He had been Met concertmaster for almost a decade — and for some 1,700 performances — when he made his New York City recital debut in 1966 at Town Hall. Richard D. Freed, reviewing that performance in The Times, could barely contain his enthusiasm.
“Mr. Gniewek has everything that could be wanted in a violinist — impeccable intonation, a technique so secure that he is free to concentrate on problems of interpretation and a pronounced flair for particular style,” he wrote.
Early in his tenure, in 1958, Mr. Gniewek had to take the baton when the conductor Fausto Cleva fell ill during a performance of “Manon Lescaut.” That might have been a fantasy fulfilled for some concertmasters with conducting aspirations, but not for Mr. Gniewek.
“I’d rather play,” he told The Times in the 2000 interview. “I have strong feelings about sound, the actual act of playing of the instrument. It’s what I do best.”
Mr. Gniewek moved to Florida after retiring and lived in Naples at his death. His first marriage, to Doris Scott in the 1950s, ended in divorce, as did his marriage in 1960 to Lolita San Miguel. In addition to his daughter, who is from his first marriage, he is survived by his wife, the soprano Judith Blegen; a sister, Cecilia Brauer, who is also a musician; a stepson, Thomas Singher; seven grandchildren; and two great-grandchildren. Another daughter from his first marriage, Davi Loren, died in May.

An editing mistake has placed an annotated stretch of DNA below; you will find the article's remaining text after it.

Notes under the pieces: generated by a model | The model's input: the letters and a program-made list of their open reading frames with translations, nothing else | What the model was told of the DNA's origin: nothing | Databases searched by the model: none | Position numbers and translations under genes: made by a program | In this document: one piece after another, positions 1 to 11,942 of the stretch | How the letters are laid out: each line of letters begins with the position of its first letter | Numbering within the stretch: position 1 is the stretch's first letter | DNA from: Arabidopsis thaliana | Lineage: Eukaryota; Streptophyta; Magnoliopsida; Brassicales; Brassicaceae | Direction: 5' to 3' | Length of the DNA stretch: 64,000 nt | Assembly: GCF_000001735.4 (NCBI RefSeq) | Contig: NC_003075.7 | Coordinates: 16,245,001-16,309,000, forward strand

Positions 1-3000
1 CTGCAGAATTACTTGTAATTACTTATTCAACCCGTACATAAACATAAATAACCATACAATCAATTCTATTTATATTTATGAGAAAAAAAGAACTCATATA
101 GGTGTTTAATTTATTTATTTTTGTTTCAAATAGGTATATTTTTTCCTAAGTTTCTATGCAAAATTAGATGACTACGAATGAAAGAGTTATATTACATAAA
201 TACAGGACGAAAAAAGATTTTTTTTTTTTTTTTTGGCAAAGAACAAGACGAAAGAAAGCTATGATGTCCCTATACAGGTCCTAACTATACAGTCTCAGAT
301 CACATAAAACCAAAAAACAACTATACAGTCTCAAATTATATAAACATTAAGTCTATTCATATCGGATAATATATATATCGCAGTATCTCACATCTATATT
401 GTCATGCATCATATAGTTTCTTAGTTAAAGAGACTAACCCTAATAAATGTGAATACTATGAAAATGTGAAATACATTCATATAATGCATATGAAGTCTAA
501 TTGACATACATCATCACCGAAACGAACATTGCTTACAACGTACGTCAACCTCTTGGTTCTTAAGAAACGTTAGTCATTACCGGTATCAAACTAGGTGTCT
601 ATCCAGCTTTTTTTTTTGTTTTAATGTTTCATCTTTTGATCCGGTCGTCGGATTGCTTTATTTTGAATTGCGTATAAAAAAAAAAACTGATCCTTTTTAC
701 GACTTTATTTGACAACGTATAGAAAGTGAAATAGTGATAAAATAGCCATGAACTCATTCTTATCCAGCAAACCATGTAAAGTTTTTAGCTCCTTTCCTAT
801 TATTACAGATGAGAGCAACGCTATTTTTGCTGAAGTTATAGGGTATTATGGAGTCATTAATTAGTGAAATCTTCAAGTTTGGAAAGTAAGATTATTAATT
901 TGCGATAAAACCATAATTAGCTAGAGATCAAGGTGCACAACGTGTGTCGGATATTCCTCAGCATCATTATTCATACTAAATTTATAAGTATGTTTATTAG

In 2000, in Met Orchestra concerts that were to be among Mr. Gniewek’s last, Mr. Levine gave him a rare honor by having him stand out in front at the program’s end to play Massenet’s Meditation from “Thais,” as an encore. When he did so at the New Jersey Performing Arts Center, Willa J. Conrad of The Star-Ledger of Newark wrote, “It was pure eloquence and grace, and as tribute to a particular musician’s legacy to a normally invisible orchestra, provided a particularly poignant close.”